Well, maybe not crazy but every aspect of their involvment is crunched. Now of course money talks and artist walk, so the computers are looking for the roles blacks have played and how they ( a movie ) performed at the box office. Say for instance it's a "buddy flick", it's been noted that if a "black" buddy is involved, the films perform the best when the brown skin man stays in a certain lane. Should I mention the particulars of that lane? *lol* I'd need ten more pages to do it justice.

    I don't think I have to mention loves scenes, with whom, when, where and why, do I? Nope... moving forward, even the film's ending is analyzed when a black person is a central character. Although Sergio jokes about that (the black man never makes it to the end of the movie or he's the first one to die) in some instances that's the way it has to be - according to the number crunching computers.

    Finally, I wish I could think of a song that would embellish my final thoughts. You know, I am thinking about a form of displaced anger, dropping, or blaming the wrong fool. Hmmmm... I could use Usher's Burn... "I don't understand why. See it's burning me to hold onto this but I know this is something I gotta do. What I'm trying to say is that I love you (and love hollowing at you Hollywood). I just I feel like this is coming to an end and it's better for me to let it go now than hold on and hurt you... I gotta let it burn"

    But damn y'all, I think I'd better get to my final point. When we cast an evil eye at Hollywood, maybe would should sprinkle a little salt on KONRAD ZUSE (1910-1995). He invented the first freely programmable computer.

  • Tamara | May 7, 2013 9:22 PMReply

    Wowzers. The digital-data-fication of subjective content. "Oz the Great James & Franco" made 484 milli worldwide? Yeesh.

  • Daryl | May 7, 2013 2:56 PMReply

    Not surprising, Hollywood is Wall St. I just hope indie filmmakers and writers stay true to themselves and not get caught up in this madness. The end game in this formula hollywood is doing is going to kill creativity from writers and writers having a personal voice.

  • Miles Ellison | May 8, 2013 11:40 PM

    It might not matter. Most of the people flocking to the cinematic crack that Hollywood is cooking up don't care about creativity. People who actually appreciate good film making have been alienated from Hollywood for a long time. It's getting to the point where good films are made by accident.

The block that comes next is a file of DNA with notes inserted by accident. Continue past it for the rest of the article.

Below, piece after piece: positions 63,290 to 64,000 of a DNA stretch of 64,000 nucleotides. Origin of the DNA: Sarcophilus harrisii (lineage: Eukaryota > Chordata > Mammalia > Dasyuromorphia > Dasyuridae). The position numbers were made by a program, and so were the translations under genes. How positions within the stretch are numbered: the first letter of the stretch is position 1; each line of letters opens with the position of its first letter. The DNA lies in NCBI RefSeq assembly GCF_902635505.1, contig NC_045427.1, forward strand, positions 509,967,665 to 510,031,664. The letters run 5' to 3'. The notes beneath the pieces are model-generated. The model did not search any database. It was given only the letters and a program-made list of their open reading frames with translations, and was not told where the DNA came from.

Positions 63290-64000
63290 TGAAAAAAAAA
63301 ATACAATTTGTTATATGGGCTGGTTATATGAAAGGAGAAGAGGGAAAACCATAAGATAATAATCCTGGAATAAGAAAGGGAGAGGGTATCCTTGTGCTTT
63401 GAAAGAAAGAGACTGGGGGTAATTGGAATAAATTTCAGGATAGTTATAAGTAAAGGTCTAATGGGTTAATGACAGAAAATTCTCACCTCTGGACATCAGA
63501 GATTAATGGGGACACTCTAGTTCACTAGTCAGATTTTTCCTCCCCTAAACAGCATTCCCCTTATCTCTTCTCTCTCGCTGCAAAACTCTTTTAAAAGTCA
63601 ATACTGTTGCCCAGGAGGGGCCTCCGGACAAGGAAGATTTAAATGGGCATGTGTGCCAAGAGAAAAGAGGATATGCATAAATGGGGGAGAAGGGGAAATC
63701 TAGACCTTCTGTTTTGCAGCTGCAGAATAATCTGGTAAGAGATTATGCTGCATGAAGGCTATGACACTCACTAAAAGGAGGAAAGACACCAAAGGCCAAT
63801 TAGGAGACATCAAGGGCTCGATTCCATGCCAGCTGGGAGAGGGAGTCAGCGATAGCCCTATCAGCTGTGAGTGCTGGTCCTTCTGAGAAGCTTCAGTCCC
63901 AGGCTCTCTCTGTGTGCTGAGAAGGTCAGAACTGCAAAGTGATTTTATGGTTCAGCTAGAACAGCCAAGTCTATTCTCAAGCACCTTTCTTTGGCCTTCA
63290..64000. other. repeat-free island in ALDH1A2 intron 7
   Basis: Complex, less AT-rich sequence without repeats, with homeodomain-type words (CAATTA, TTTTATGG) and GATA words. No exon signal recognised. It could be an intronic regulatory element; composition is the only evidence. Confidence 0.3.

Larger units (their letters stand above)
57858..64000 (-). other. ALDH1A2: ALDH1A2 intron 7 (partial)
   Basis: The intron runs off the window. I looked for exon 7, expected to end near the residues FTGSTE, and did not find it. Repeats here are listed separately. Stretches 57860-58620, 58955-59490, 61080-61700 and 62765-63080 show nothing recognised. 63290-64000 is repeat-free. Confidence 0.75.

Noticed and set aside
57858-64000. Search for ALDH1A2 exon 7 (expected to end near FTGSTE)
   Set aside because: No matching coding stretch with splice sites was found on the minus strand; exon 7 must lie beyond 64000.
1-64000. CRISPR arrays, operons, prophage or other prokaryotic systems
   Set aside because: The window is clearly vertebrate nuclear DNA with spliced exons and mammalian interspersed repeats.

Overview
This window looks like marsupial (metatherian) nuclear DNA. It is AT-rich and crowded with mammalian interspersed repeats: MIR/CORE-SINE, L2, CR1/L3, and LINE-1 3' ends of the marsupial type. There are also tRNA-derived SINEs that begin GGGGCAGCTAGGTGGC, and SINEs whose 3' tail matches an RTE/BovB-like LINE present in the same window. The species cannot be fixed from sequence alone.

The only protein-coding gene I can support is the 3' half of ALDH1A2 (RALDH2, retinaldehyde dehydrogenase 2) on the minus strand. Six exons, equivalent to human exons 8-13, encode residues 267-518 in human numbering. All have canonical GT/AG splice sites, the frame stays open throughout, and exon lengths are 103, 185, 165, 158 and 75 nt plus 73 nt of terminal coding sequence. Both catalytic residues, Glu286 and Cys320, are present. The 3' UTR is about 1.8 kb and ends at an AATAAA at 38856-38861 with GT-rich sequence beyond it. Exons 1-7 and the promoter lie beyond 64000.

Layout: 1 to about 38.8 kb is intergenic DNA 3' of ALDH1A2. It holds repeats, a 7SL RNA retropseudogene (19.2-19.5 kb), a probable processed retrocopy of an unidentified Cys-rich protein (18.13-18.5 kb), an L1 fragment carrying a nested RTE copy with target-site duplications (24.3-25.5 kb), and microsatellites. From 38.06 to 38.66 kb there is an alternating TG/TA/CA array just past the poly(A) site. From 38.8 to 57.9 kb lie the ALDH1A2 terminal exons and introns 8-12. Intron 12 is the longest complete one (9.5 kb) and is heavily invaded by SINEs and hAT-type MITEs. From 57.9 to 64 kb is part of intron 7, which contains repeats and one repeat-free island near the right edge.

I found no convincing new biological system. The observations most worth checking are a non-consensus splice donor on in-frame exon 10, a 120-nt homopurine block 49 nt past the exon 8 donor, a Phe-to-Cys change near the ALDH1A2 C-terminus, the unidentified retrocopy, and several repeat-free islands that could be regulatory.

• Campbell | May 7, 2013 2:05 PMReply

    "In traditional testing, the kind done when a film is almost complete, the writer is typically no longer involved. With script testing, the writer can still control changes."

    Some should take heed, and fix the script before you shoot.

  • BluTopaz | May 7, 2013 11:40 AMReply

    I was just sent an evite for a webinar discussing big data trends and content markting with case studies for transmedia storytelling and I disregarded it, now I read this. Next they will be asking Nate Silver to predict the exact box office numbers for opening weekends, before the scripts are even completed.

  • But | May 7, 2013 6:59 AMReply

    But people in the studio system don't care anyway...they just want the money...that includes the writers, actors, all of 'em...not much of a change here but good luck to 'em

  • Ted | May 6, 2013 11:26 PMReply

    I can't say I'm surprised. I expected this development for a long time. I'm expecting the next stage to be randomized controlled trials next.

  • miktal | May 7, 2013 3:19 AM

    Nope, the next stage is that some bright twat is gonna come up with a computer program that writes scripts. Feed a computer with all of this analysis junk and it`ll spit out a formula. They will then hire "writers" to fill it in like painting by numbers.
    On the other hand, for TRUE independent artists, this is excellent news, as it`ll just make your work stand out even more.